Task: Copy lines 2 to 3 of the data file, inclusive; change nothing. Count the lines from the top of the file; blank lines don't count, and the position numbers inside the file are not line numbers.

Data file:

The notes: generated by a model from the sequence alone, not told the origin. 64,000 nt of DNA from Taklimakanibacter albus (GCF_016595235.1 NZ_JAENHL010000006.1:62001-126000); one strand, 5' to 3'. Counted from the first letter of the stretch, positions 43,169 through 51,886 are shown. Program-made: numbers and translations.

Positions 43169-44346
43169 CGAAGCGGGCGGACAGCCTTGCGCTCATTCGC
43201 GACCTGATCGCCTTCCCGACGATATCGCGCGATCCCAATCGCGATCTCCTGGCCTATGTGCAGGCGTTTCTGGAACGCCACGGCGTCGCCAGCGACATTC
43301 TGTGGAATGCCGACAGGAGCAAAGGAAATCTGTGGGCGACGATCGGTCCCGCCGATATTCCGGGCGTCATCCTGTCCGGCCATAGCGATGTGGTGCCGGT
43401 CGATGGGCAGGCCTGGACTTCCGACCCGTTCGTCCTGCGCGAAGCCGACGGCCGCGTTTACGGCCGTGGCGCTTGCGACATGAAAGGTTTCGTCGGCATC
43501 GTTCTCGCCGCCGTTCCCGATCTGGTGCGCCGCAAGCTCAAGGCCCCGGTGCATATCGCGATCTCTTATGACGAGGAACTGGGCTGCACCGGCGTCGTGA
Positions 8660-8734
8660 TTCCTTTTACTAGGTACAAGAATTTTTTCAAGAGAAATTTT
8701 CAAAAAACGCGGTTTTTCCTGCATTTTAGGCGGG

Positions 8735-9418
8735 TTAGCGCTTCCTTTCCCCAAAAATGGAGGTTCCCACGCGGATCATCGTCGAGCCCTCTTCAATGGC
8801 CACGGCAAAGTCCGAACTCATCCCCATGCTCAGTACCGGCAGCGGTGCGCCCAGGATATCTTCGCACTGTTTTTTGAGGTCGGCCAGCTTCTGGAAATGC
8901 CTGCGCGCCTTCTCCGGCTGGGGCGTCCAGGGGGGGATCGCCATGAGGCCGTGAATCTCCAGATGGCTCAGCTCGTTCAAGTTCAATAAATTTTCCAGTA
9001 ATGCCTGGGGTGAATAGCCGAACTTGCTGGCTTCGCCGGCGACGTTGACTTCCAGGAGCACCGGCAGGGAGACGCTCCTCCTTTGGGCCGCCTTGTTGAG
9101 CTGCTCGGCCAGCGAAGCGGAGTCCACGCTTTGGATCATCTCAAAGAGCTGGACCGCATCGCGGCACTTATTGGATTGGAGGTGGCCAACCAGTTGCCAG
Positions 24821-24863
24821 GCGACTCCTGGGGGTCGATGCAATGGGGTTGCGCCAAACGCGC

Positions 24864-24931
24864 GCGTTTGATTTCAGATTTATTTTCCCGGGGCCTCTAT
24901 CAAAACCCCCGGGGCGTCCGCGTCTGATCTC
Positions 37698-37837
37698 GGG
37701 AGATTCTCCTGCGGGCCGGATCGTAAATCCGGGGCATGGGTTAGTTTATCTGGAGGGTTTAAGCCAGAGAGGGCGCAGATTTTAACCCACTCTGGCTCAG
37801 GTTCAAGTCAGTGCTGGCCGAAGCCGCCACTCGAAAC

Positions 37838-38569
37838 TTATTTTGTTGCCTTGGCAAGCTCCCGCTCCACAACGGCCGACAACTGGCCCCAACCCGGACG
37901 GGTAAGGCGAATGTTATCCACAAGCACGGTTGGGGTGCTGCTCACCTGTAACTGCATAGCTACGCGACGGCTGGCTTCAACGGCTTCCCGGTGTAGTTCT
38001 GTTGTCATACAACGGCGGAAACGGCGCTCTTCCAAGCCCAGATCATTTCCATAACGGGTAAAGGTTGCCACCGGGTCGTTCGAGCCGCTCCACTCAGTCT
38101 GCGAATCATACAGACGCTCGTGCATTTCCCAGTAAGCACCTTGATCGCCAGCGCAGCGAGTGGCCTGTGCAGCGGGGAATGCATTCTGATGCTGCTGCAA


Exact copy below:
Positions 43169-44346
43169 CGAAGCGGGCGGACAGCCTTGCGCTCATTCGC